work, then a consciousness of unfitness, a deep sense of responsibility, may well rest all others. (2.) It was this sense of the reonsibility of the ministry which contributed much to Paul's success. It was a conviction that the results of his work must be seen in the joys of heaven, or the woes of hell, that led him to look to God for aid, and to devote himself so entirely to his great work. Men will not feel much concern unless they have a deep sense of

the magnitude and responsibility of their work. • of

Men who feel as they should about the ministry

will look to God for aid, and will feel that he ;, , 1

| alone can sustain them in their arduous duties. count matic | VER. 17. For we are not as many, which corrupt not at

the word of God: but as of sincerity, but as itself, to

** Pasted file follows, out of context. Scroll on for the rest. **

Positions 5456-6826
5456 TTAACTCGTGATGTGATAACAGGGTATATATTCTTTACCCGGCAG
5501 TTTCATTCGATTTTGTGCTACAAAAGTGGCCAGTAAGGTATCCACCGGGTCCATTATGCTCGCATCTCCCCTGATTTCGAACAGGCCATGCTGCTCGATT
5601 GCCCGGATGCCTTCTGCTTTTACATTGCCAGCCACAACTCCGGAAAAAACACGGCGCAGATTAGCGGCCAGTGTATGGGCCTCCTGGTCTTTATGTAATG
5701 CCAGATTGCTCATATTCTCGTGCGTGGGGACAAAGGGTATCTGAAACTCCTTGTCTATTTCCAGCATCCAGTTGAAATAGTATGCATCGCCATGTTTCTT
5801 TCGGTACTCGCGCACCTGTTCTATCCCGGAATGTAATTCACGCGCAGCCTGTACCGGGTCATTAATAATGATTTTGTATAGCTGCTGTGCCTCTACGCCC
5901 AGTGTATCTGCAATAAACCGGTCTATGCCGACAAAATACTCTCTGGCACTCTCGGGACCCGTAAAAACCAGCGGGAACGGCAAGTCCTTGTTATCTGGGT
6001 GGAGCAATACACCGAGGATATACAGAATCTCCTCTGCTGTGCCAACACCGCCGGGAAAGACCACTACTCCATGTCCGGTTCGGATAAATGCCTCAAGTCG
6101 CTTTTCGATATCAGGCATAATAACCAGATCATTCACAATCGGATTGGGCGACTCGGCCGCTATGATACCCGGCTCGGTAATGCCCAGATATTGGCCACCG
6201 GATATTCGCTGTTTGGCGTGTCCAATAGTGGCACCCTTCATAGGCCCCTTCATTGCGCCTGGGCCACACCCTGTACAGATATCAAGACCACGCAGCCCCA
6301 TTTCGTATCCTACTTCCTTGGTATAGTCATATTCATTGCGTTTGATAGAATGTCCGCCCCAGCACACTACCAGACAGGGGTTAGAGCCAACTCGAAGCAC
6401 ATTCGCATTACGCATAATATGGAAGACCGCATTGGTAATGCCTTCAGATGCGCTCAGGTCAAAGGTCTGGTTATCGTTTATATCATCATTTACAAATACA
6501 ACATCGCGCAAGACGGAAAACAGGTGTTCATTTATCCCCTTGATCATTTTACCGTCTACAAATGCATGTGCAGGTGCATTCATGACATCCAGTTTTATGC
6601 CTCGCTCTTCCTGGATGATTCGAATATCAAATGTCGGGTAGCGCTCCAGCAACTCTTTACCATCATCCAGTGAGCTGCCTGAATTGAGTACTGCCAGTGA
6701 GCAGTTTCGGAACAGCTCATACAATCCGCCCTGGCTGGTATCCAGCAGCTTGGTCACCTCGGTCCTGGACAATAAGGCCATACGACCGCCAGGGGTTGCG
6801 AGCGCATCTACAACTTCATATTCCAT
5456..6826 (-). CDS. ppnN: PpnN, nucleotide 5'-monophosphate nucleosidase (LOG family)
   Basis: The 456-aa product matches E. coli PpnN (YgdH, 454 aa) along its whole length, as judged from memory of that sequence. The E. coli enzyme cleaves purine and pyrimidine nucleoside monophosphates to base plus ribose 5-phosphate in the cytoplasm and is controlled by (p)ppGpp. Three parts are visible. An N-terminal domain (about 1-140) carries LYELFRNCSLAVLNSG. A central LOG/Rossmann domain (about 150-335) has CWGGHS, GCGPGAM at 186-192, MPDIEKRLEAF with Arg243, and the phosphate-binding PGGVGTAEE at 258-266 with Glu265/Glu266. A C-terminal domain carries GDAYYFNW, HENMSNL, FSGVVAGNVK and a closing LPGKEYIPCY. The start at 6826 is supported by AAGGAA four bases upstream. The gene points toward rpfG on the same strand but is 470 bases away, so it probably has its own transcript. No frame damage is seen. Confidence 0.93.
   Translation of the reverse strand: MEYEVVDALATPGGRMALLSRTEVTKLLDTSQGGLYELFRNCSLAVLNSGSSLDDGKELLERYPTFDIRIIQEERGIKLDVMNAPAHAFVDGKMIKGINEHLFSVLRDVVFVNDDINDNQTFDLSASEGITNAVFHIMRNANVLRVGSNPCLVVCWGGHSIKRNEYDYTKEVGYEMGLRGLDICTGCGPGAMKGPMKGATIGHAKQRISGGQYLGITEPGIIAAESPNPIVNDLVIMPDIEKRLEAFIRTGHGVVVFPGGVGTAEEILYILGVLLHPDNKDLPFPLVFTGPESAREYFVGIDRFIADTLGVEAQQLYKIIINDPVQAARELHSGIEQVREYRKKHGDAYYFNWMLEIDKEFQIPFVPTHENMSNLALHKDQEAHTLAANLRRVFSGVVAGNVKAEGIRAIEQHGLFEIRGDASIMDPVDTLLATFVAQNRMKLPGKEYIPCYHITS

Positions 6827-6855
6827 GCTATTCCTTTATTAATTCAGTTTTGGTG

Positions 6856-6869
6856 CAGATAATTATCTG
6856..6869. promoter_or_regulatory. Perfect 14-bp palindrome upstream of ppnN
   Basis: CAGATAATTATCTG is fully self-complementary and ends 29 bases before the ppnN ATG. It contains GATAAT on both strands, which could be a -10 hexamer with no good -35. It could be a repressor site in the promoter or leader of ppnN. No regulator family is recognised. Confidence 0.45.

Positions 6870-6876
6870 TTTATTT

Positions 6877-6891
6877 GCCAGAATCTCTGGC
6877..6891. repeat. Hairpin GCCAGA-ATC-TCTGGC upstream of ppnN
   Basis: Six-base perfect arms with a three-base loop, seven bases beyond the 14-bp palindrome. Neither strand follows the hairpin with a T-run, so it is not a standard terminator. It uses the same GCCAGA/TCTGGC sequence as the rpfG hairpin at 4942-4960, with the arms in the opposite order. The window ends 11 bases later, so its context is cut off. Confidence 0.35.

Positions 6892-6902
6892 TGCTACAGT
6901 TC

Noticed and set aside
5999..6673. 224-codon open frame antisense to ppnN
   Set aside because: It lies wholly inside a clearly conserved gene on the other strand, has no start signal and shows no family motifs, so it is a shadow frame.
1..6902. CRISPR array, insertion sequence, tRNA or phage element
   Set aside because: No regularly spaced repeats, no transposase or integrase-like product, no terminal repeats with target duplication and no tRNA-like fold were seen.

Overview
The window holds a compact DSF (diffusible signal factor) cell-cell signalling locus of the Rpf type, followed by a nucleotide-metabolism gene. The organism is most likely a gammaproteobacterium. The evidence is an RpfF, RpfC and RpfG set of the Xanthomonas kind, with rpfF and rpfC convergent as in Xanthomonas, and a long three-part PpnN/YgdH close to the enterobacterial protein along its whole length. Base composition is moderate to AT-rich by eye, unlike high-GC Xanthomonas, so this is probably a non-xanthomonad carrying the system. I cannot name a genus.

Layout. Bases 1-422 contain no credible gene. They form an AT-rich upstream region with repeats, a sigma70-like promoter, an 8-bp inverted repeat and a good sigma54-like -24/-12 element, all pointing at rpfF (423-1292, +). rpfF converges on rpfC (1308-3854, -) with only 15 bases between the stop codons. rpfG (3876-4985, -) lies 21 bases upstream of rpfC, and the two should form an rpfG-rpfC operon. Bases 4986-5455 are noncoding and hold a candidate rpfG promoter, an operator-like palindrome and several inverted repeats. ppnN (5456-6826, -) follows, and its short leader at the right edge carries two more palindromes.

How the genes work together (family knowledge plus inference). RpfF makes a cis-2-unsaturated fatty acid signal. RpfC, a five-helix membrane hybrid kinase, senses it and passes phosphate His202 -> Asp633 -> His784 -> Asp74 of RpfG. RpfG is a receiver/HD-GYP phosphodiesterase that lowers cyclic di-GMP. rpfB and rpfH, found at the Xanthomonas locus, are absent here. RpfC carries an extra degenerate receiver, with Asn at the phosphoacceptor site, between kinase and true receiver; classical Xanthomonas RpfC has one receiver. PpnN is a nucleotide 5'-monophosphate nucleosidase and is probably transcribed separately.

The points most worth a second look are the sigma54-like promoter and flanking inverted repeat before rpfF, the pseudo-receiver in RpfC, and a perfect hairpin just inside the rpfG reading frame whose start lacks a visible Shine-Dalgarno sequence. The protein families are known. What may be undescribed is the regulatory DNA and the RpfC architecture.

of God, in the sight 'of God, speak we in 1770 OD;) · skilfully

Christ. pplied wil!

Or, deal deceitfully with. Chap. iv. 2. words of

Hebxi. 27.

Or, of. law which For we are not as many.- This refers doubtless !s an odour to the false teachers at Corinth, and to all who of death to mingled human philosophy or tradition with the

Bloomfield. pure word of truth. Paul's design in the stateat the gospel, ment in this verse seems to be to aflirm, that he is the means had such a deep sense of the responsibility of ation of many | the ministerial Office, and of its necessary influ. the other.-Toence on the eternal destiny of man, that it lei ed. The savour him to preach the simple gospel, pea pure word

producing life, of God. He did not dare to a ig, or life-giving human mixture. He did no ful and pleasant. losophy, or human wisdon

[ocr errors]

uple